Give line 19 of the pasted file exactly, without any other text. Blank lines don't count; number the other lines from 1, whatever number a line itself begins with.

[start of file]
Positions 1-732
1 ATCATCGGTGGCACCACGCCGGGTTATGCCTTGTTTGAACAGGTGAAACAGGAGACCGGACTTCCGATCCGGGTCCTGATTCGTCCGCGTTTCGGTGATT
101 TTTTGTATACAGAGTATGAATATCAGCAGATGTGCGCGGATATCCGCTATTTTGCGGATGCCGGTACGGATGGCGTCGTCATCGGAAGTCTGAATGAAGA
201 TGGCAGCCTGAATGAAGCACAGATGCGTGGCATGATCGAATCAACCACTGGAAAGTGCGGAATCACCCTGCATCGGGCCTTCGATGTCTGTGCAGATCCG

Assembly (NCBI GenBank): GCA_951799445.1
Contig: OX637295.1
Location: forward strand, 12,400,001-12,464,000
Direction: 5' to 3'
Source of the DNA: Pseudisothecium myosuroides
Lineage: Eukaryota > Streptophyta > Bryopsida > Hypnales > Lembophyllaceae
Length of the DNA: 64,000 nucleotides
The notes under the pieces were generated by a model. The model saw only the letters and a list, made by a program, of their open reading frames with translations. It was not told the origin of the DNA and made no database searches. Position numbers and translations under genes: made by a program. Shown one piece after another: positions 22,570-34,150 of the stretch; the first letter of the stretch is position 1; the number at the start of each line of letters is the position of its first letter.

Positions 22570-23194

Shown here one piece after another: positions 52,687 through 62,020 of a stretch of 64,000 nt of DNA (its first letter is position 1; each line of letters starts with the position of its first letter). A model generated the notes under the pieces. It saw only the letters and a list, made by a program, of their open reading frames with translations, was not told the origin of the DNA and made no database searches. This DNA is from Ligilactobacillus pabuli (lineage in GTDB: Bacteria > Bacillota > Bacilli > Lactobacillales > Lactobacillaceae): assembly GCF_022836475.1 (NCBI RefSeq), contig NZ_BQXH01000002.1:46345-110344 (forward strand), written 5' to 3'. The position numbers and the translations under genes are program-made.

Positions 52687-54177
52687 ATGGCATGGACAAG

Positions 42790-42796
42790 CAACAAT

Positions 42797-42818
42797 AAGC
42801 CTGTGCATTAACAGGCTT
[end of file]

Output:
Positions 42797-42818